So, perhaps there is some other hypothesis that better explains the relationship, if any, between the two documents (GAEL and KEPE1) as well as the BoA--one that is at least somewhat probable, if not plausible. We'll see.

Thanks, -Wade Englund-

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Wade,

You are correct when you write,

However, I am not even sure reverse engineering can be fully demonstrated when looking at all the data.

If you think that deriving Abr. 1:1-3 from the GAEL is difficult, try doing it the other way around! The former is a molehill, the latter is a mountain.

I am not saying that deriving Abr. 1:1-3 was easy for JS. On the contrary, it was a fairly complicated task, which I believe was a major reason for its discontinuation. The rules of the GAEL are so complicated, in fact, that some of them were simply ignored when producing Abraham 1:1-3. (I'm thinking in particular of the mathematical method of calculating how many connecting parts of speech to supply.) However, I think that the task was probably less difficult than you are making it out to be. Much of the work had already been done in the pages of the EA and GAEL documents themselves.

Here are the steps you listed:

1) start with the first character in the KEPA 1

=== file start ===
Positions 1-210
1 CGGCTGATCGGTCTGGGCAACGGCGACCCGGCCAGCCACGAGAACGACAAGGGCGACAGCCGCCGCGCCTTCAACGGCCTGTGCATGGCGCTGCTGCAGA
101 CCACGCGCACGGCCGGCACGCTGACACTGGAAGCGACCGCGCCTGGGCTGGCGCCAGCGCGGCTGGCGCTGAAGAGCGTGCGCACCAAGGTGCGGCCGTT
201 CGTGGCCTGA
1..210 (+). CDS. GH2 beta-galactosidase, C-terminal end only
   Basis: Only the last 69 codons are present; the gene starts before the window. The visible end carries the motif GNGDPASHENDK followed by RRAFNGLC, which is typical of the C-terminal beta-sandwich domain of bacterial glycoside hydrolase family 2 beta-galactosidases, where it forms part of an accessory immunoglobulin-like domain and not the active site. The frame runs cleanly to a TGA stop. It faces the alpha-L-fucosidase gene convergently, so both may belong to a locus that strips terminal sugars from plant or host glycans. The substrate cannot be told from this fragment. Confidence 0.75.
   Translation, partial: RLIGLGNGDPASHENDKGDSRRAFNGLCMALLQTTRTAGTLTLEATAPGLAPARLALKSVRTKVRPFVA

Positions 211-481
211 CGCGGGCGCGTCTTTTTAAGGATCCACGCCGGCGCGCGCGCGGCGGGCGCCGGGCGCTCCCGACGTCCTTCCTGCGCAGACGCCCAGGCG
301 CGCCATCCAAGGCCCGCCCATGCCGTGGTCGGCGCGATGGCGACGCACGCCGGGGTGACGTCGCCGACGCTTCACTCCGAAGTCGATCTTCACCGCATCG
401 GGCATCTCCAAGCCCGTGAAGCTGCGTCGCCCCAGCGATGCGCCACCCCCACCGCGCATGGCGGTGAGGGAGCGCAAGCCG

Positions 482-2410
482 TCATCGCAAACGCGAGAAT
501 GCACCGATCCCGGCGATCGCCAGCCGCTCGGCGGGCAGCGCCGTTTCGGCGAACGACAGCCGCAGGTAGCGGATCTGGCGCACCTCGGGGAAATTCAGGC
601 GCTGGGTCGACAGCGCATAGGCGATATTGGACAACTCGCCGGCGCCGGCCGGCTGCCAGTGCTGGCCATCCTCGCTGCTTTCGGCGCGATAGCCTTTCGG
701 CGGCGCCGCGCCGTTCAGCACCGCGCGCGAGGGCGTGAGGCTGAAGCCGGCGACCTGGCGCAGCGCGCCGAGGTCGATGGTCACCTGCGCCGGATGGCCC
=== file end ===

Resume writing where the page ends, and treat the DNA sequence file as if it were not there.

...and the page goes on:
2) dissect it into its supposed parts (sub-characters)

3) identify which degree for each sub-character is applicable

4) appeal to the GAEL to find the matching character/sub-character and corresponding English translations

You seem to think all these things have to have happened at the time of using the Grammar to translate the text of the Book of Abraham. However, that is no the case. Steps 1 and 2 had already been accomplished in the GAEL. There are no clear rules for step 3, but Joseph focused heavily on the fifth degree, which was the most elaborate one (although drawing a little bit-- maybe even from memory-- from other degrees). Step 4 was expedited by the way the GAEL was laid out, with the BoA's first three characters all appearing in order, pre-dissected for easy reference.

I see these steps happening over multiple documentary stages.